Comment and Analysis

The 'Saudi Arabia of the South'? Australia's atomic ambitions

Ten years ago, the uranium price was on an upward swing. South Australians were dazzled by the prospect of becoming the 'Saudi Arabia of the South' because of the state's large uranium deposits and the prospect of a global nuclear power renaissance.

Those comparisons didn't stand up to a moment's scrutiny — Australia would need to supply global uranium demand 31 times over to match Saudi oil revenue.

Carlo's Corner: Abbott is the ultimate proof our system is broken

The Abbott government's metadata retention bill passed the Senate on March 26 with Labor support — deepening the mass surveillance of the public and further undermining the ability of investigative journalists to do their jobs.

And just to really rub this attack on civil liberties in, the government is headed by an idiot who has less of a clue about the huge technology powers his law grants the state, than the Catholic Church has historically had of “duty of care when working with children”.

Greens benefit from anti-gas campaign in NSW elections

It was always a big ask for the NSW Labor Party to follow their counterparts in Victoria and Queensland and win the election on March 29.

The corruption scandals involving former Labor ministers was a big handicap for the ALP at the previous election in 2011. As a result, Labor lost 32 lower house seats and the Coalition won 34 seats. The ALP was reduced to a rump of just 20 lower house members — the worst result for the party in more than 100 years.

Moss Review: fears Nauru would ‘spiral out of control’

When then-immigration minister Scott Morrison made a video in September last year callously informing refugees and asylum seekers on Nauru that they would never be allowed to settle in Australia, he hoped at least some would ask to be returned to their home country.

But the video failed spectacularly. Not a single refugee or asylum seeker asked to be returned. Instead, angered by the video, they started a series of protests, hunger strikes, attempted suicides and instances of self-harm.

Australia’s 10 biggest polluters

The Australian Conservation Foundation has released a report titled Australia’s top 10 climate polluters. It reveals that these 10 polluters — and it’s no surprise that most are electricity suppliers - are responsible for generating nearly one-third of greenhouse gases through their production and use of energy.

NGO in legal action over Taiji Cove dolphin slaughter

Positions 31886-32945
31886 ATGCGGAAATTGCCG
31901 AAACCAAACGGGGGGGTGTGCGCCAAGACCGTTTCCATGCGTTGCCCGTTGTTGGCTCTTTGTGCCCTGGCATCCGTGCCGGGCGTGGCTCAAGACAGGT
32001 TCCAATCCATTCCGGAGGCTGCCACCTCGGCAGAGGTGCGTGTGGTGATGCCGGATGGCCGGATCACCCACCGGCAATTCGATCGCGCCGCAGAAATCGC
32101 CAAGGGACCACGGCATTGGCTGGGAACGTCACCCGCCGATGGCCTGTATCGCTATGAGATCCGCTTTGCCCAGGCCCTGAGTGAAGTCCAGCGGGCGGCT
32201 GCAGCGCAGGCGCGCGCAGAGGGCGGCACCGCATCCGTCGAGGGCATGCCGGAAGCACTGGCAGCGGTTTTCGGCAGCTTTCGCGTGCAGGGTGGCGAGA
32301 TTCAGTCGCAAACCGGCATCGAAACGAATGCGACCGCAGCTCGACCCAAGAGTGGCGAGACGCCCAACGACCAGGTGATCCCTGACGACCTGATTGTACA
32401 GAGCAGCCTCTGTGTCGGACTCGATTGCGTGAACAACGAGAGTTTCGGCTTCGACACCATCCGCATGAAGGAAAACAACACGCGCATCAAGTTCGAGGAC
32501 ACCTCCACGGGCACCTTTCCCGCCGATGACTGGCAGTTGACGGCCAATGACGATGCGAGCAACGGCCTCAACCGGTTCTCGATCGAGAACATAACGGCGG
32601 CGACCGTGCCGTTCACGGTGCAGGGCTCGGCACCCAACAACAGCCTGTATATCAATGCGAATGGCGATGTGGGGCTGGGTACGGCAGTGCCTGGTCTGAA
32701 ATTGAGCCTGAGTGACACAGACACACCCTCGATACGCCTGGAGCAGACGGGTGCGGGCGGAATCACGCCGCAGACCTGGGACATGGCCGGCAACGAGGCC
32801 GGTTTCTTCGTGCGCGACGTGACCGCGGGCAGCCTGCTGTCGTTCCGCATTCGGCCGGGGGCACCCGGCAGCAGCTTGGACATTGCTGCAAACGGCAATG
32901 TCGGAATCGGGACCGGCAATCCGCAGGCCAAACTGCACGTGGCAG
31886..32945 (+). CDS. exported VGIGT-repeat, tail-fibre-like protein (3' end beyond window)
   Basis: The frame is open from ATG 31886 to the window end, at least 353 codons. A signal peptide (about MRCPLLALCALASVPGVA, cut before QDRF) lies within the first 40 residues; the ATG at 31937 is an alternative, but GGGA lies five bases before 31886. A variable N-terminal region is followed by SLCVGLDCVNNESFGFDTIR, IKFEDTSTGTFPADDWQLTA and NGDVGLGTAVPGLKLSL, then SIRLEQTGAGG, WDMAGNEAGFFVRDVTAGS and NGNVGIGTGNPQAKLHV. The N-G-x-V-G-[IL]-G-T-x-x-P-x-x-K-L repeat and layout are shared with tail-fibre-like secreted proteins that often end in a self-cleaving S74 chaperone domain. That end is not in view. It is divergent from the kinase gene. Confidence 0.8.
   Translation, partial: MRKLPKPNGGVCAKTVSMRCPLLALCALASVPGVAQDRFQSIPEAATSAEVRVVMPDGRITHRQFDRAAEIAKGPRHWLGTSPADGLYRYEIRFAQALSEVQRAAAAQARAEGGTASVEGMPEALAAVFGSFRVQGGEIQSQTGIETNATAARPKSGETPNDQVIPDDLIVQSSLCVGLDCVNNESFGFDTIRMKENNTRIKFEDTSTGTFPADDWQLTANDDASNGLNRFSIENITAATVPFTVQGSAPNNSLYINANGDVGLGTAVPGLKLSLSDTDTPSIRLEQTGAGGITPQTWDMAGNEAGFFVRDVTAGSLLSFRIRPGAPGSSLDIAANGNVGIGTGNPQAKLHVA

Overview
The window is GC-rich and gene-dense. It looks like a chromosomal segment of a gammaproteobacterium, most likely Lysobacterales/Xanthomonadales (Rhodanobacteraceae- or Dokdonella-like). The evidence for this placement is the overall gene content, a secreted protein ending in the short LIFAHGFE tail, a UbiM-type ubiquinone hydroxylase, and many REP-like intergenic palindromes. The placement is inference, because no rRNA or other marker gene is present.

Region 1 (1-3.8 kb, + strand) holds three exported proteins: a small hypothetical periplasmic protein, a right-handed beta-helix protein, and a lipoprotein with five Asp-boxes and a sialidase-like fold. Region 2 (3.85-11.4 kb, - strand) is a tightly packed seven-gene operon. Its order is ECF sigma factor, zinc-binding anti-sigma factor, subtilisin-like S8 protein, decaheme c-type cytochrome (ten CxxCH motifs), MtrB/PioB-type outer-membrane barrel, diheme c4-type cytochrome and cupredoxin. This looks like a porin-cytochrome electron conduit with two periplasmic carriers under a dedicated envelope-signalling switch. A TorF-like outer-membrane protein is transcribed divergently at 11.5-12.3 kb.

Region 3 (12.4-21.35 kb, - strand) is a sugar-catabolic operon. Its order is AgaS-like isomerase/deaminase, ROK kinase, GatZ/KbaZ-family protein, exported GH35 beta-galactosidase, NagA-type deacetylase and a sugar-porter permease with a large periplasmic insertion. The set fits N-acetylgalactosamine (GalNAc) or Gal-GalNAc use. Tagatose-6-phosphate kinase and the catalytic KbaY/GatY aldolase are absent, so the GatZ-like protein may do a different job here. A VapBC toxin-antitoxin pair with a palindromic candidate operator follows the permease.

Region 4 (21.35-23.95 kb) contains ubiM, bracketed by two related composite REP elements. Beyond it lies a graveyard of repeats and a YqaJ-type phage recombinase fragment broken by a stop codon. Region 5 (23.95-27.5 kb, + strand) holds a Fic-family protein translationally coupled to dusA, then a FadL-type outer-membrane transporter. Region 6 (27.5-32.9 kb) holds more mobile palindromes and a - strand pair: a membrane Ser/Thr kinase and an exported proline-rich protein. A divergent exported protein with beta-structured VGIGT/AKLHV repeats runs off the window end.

Australian NGO Australia for Dolphins (AFD) has launched legal action in Switzerland against the World Association of Zoos and Aquariums (WAZA), based in Geneva.

NT government and gas miners told to ‘frack off’

More than 100 people gathered in a park in Katherine on March 24 to launch the Frack-Free NT Roadshow, a group of pastoralists, traditional owners and environmentalists doing community education and outreach in the Roper and gulf country.

10 reasons to create the Great Forest National Park

Thirty environmental, scientific and recreation groups have called on the new Victorian government to create the Great Forest National Park.

The proposed park would add 355,000 hectares of protected forests to the existing 170,000 hectares of parks and protected areas in the Central Highlands of Victoria by amalgamating a group of smaller parks. The park would stretch from Healesville to Kinglake in the west, through to Baw-Baw plateau in the east and north to Eildon.

NSW taxpayers funding James Hardie’s asbestos debts

Mesothelioma is a particularly virulent form of lung cancer. From the date of diagnosis the average life expectancy of a person with the disease is just 155 days.

There is only one way a person can contact mesothelioma: by exposure to the fine particles of asbestos dust that cannot be seen by the naked eye.

The latent period from exposure to diagnosis can be many decades. So the first battle for sufferers seeking compensation was overcoming the legal hurdle in Commonwealth and state jurisdictions known as the statute of limitations.

The economy bubbling along?

When neoliberal economics was being established as a hegemonic position in Australia in the late 1980s, 1.2 million workers were employed in the manufacturing industry — 15% of the workforce.

The Australian Bureau of Statistics’ (ABS) latest employment analysis shows that 25,000 jobs were lost in manufacturing last year, bringing the total employed down to 920,000 — 7.8% of the workforce.

It is a trend that will only continue with the winding-down of the vehicle production industry and its related vehicle components sector.

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